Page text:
When Moslems are taught to pray 5 times per day, it is a work of law that they are accomplishing. It is a rule that they follow in order to be considered righteous. We have no such command since those who are saved are not under the law (Galatians 2). We are to be in constant communication with God. The door is to be open on our end, as the door is always open on His. Is the door sometimes closed at our end? If so, chinks in our armor will open, our faith is weakened, and our reliance on the gospel is replaced with reliance on ourselves. The word of God in our hearts becomes quieter, our ability to demonstrate faith is weakened, and we are open for Satan's attack. As a Christian we risk spiritual or emotional, or real, depression when we do not pray with perseverance.
How does the door get closed? It gets closed when we lay down God's armor and take up our own. The gospel of peace may be replaced by an angry, bitter, or judgmental spirit. Righteousness is replaced by self-motivated actions. God's Word is replaced with our own. Satan now has been successful in breaking down our relationship with God, and by so doing disarming us without or realizing it. We will not be defeated, but we may lose the joy and peace that is an integral reward of our salvation experience.
How do we reopen the door when we find that it is closed? How do we re-ignite our prayer life? We can replace the self-built armor with which we have surrounded ourselves with that armor of God. We can come out of the shell of our own making and take on the full armor of God again. We can lay down the anger, the bitterness, the self-centeredness that are sin to a Christian by giving them over to God. Jesus has already taken on the penalty for our sins, and he knows them, so give them to Him. We can do this by confessing these sins to God, and by so doing the door of prayer is opened. We can ask God to forgive us of the pride and self-will that we use to hold on to those sins, and turn all of it over to Him.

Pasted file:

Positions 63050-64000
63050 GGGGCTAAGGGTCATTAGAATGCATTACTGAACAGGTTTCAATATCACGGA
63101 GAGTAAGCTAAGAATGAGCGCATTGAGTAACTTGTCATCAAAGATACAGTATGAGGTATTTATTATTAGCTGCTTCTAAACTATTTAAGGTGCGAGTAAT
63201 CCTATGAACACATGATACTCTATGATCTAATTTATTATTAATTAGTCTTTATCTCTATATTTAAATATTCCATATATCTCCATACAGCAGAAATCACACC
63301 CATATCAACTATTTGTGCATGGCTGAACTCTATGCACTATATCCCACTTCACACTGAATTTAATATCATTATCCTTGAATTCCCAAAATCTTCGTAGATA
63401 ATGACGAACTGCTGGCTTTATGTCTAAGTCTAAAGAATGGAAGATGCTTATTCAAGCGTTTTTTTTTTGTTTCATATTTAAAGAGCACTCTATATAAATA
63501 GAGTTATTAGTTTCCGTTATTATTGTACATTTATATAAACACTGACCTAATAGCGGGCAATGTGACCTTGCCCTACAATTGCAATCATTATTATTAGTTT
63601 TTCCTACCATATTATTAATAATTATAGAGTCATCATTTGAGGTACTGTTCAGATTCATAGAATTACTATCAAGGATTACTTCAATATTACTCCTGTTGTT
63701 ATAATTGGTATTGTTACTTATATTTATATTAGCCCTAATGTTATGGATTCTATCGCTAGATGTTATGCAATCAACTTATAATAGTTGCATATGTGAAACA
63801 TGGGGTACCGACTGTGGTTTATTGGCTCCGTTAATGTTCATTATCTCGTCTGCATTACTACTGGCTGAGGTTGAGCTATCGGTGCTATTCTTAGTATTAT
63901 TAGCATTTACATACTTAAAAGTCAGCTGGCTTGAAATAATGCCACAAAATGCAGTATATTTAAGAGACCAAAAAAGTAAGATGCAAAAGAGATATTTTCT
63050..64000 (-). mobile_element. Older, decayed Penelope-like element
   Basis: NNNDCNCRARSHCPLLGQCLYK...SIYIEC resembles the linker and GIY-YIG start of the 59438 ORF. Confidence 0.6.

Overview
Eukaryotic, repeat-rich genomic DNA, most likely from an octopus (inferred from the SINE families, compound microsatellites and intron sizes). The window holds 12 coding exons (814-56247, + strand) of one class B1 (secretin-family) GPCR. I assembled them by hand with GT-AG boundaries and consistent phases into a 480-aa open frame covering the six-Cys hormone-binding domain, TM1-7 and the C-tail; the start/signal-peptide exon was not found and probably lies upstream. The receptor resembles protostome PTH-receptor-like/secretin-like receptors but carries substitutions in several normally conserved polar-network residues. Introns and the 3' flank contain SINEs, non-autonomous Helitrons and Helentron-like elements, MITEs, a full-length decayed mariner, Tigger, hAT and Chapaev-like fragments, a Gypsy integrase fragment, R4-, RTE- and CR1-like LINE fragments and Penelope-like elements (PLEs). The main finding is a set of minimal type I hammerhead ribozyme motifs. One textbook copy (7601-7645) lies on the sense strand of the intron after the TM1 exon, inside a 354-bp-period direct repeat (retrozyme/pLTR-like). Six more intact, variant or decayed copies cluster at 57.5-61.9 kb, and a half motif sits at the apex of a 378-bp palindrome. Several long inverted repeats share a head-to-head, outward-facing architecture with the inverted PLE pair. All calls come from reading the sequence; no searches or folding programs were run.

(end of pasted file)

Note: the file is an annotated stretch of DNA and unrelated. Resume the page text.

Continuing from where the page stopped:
We are told in these verses to "watch thereunto." Often those things that cause us to lose our focus on Christ sneak up on us and take us unaware. Many of us have probably heard of the "Frog in the Pot" syndrome. If one places a frog in a pot of cold water, he is satisfied with his surroundings. If one then heats the pot slowly, the frog will not notice the warmth, and will eventually die of heat stroke. However, if you toss a frog into a pot of hot water, he will jump out immediately. Many times we are like the frog, and the hot water is the sin that surrounds us. We become slowly more and more engaged in it, whether it be a sin of attitude or action, and we do not realize the impact that it is having on our lives until we are in a situation where we are struggling for spiritual (or even emotional or physical) survival. We must be vigilant to watch the impact that sin is having on our lives and shed ourselves of it immediately.
Every Christian is a missionary of the gospel in a perverted and evil world. Christians have the ability to put on the whole armor of God so that they will not become stained by it, nor succumb to it. God has provided resources that strengthen His people in their struggle against that world. Let us take advantage of those resources. Start with that prayer.
And for me, that utterance may be given unto me, that I may open my mouth boldly, to make known the mystery of the gospel, 20For which I am an ambassador in bonds: that therein I may speak boldly, as I ought to speak.
If any would claim that Paul was a fearless orator who always knew the right things to say, we can find here that such an opinion is unfounded. Paul here requests that the Ephesian Christians would also pray for him in three areas.
(1) When called upon to speak, Paul would be given the words to say by the Holy Spirit. It may be interesting to note that this is probably a concern for all Christians who are called up to give an account of their faith, and one that might prevent many from doing so. We can be comforted to know that even Paul even had such a need, and to request prayer for such a need is quite appropriate.